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Wagah, Pakistan (AFP) Dec 16, 2012
About 10,000 Pakistani Islamists held a rally at the Wagah border with India on Sunday, denouncing peace moves between the nuclear-armed rivals without resolution of the dispute over Kashmir.
Muslim-majority Kashmir, a Himalayan region which India and Pakistan both claim but rule in part, has been the cause of two of three wars between the countries since independence from British rule in 1947.
The protestors oppose recent moves to improve trade relations, in particular Pakistan's decision to grant India the status of most favoured nation by the end of the year in a bid to expand economic cooperation.
"There should be no peace and trade with India," Hafiz Mohammad Saeed, who established the Lashkar-e-Taiba group blamed for the 2008 Mumbai attacks, told the rally.
"Anyone who will extend a hand of friendship with India without resolving (the) Kashmir dispute will be seen as a traitor," Saeed said.
Many of the Islamists at the border, some 25 kilometres (15 miles) from the eastern Pakistani city of Lahore, were carrying the black and white striped flags of the Defence of Pakistan coalition, which has vowed to block peace and free trade with India.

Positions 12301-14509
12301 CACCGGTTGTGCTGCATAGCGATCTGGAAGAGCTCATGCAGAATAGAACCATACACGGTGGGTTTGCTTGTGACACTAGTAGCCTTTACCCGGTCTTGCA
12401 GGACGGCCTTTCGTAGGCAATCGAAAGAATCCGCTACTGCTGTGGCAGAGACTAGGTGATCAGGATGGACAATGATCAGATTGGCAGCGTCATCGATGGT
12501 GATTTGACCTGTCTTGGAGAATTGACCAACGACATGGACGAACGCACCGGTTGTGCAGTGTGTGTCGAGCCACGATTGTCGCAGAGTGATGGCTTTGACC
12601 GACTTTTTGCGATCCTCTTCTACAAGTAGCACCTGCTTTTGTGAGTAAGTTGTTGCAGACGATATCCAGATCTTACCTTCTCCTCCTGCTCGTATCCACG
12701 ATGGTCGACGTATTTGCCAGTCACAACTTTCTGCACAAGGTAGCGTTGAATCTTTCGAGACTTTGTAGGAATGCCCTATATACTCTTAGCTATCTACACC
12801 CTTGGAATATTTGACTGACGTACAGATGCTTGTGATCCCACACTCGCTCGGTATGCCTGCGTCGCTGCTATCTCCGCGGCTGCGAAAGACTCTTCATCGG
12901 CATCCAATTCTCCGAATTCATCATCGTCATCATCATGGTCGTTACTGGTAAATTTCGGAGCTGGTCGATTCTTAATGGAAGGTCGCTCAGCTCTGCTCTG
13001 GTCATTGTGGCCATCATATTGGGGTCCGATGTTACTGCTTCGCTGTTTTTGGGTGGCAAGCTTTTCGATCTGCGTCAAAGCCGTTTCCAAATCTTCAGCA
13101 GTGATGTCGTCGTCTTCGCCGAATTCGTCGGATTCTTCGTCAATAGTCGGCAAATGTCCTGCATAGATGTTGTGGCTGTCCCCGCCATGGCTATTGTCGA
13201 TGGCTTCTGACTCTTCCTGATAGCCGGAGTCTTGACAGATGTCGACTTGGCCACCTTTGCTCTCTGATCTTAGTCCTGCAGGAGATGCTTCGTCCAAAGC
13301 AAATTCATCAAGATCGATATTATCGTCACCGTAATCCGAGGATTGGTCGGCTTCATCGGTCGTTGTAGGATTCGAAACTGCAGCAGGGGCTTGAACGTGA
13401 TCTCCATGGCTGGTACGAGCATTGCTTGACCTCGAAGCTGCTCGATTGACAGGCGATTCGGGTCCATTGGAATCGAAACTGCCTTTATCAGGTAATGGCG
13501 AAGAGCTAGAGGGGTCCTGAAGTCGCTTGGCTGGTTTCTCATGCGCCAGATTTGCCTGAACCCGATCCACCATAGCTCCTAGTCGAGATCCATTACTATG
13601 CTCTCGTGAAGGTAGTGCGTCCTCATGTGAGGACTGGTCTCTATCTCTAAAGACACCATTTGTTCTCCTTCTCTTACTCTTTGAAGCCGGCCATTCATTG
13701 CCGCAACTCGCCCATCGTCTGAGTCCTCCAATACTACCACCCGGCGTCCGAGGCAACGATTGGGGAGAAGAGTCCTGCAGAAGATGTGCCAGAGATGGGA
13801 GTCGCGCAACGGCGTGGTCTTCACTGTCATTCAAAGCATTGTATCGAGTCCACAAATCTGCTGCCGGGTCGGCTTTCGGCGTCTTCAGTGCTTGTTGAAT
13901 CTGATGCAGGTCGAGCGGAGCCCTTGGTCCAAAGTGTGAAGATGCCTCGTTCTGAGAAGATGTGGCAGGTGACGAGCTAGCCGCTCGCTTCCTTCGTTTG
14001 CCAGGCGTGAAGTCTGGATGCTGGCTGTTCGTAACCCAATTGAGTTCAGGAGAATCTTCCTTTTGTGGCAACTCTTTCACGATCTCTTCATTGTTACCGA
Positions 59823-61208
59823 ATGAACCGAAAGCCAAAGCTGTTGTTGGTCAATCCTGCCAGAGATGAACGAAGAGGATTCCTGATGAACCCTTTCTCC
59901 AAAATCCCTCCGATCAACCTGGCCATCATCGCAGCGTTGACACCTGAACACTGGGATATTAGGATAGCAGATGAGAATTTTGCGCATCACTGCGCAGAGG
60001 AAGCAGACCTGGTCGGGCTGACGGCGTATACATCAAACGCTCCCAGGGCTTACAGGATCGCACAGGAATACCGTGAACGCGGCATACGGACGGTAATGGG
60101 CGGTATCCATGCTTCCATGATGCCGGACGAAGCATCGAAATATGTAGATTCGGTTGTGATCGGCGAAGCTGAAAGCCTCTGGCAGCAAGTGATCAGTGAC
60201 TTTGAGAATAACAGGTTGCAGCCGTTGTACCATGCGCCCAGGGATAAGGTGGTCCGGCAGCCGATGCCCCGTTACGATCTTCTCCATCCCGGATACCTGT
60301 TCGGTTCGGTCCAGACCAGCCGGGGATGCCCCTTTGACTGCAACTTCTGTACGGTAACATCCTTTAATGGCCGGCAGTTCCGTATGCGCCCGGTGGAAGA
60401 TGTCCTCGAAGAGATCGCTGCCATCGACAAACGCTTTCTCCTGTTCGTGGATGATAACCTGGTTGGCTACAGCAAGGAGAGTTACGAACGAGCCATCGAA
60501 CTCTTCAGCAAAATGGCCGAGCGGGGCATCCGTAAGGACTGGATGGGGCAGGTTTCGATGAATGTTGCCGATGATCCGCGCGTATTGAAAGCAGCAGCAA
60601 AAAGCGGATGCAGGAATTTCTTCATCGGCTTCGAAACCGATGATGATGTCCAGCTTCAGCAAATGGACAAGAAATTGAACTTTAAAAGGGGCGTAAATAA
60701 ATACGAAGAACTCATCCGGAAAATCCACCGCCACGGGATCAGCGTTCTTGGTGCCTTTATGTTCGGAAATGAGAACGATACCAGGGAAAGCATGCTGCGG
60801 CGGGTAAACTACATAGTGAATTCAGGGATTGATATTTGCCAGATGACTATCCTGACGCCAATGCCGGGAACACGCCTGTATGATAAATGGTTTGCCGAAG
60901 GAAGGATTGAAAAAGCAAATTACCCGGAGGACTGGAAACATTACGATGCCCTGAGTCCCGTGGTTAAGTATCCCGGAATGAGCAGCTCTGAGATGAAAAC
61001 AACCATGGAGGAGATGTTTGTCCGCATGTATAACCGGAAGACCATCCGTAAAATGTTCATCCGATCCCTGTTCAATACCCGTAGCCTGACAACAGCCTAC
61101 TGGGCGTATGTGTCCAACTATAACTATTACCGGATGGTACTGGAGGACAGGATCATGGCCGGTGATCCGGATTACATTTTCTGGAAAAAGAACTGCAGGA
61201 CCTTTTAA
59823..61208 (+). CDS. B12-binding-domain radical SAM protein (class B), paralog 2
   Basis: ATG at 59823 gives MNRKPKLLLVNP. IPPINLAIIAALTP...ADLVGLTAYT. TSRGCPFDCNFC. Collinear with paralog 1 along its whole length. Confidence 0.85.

India suspended its peace process with Pakistan after the Mumbai attacks and talks only resumed in February last year. Both sides remain deadlocked over Kashmir but have made some progress on less contentious subjects such as trade.
The United States in April slapped a $10 million bounty on Saeed for information leading to his arrest and conviction. India also blames militants from Saeed's groups for terrorist attacks in its zone of Kashmir.
The disputed region has been racked by militancy since 1989 when an insurgency against Indian rule erupted. Around 47,000 people have died, though militant violence has fallen in recent years.
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